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Aspartame is one of the most common artificial sweeteners used in the world. It is a commonly found ingredient in diet sodas and other low-calorie food.

Aspartame is composed of phenylalanine and aspartic acid, both naturally occurring sweeteners.

Despite it being approved from regulatory agencies around the world (including FDA, WHO, AHA, and ADA) and its almost ubiquitous nature, there continue to be doubts about the side effects caused by Aspartame.

People Who Should Avoid Aspartame

The intake of Aspartame is contraindicated for a select group of people who suffer from phenylketonuria or are on treatment for being schizophrenic.

The reasoning behind these is very simple. In the condition called phenylketonuria, the body is unable to properly process phenylalanine and since that is one of the constituents of aspartame, its intake can cause a toxic reaction in the body.

Similarly, the phenylalanine is also responsible for interacting with the medicines used for treating schizophrenia. Apart from these, there is no concrete scientific evidence of any side effects caused by Aspartame.

That being said there are plenty of claims that are made by people that oppose the use of aspartame in food products.

Potential Side Effects of Aspartame

  • Cancer:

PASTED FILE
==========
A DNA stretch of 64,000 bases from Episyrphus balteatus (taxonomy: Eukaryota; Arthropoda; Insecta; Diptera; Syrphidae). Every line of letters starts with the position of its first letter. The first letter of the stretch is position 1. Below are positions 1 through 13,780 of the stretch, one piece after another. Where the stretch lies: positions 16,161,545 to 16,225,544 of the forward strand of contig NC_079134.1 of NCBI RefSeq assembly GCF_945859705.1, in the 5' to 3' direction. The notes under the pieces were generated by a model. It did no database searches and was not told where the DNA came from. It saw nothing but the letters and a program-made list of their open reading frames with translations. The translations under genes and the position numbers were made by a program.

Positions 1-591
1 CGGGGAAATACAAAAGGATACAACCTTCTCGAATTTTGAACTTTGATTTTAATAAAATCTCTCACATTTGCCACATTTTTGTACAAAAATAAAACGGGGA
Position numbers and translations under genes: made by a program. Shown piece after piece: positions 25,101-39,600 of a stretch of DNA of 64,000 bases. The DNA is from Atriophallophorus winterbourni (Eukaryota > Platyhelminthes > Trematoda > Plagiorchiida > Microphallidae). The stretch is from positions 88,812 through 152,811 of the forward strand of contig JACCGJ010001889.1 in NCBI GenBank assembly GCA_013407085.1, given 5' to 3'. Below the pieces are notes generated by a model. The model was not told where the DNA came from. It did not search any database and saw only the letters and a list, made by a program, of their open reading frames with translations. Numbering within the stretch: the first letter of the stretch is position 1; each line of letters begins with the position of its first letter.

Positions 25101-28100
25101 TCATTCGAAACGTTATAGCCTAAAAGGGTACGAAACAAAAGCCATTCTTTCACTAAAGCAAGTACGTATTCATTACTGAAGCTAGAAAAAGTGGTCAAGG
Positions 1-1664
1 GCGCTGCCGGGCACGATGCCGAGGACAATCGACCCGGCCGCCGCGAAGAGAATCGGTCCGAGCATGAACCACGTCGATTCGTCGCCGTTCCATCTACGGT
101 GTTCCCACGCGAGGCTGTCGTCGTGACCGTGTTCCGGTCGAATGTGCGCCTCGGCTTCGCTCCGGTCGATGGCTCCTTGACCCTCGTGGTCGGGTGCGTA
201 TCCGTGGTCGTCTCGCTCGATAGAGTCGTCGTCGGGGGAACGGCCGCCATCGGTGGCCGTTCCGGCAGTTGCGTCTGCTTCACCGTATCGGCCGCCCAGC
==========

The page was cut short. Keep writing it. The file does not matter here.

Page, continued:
An increased tendency to develop cancer in people that have large amounts of aspartame has been widely circulated. This is one of the persistent rumors that seems to never die even though a number of studies undertaken by very respected agencies have found no evidence supporting it.

Perhaps one of the reasons why this rumor started in the first place was because of the FDA banning two other artificial sweeteners, cyclamate and saccharin.  Lab tests conducted on animals showed that these compounds could be associated with a higher incidence of cancer.

The European Food Safety Authority conducted a review of over 600 Aspartame studies in 2013 and found there was nothing to suggest that it was associated with a higher risk of causing cancer.

  • Weight Gain:

Some studies have shown that the body may not be necessarily metabolizing aspartame and other artificial sweeteners like sugar but since it is preparing to do so, the same amount of hormones are released in the body. This can play havoc with the function of the hormones, can lead to cravings for food, and even lead to insulin resistance.

There are question marks raised over the scientific validity of these findings and more long-term studies need to be done to completely understand this process.

Other symptoms and conditions reported to be associated with aspartame use include:

  • Headaches
  • Seizures
  • Depression
  • Alzheimer’s disease
  • Multiple Sclerosis

The American Cancer Society has released the acceptable daily limit of aspartame that can be had without any side effects occurring. This dose is around 40-50 milligrams per kg of body weight. Just to give you an idea of how many diet soda cans one would have on a daily basis before this threshold is reached: 185 milligrams of aspartame is found in a soda can. For a 68 kg person, 18 such cans would be required to the reach the 50 milligrams per kg level before any potential side effects are seen.


While the debate on the side effects of aspartame may rage on, moderation in the intake may be the way to go. For people that are convinced about the ills of aspartame, natural sweeteners like those made from stevia leaves are also available in the market.  






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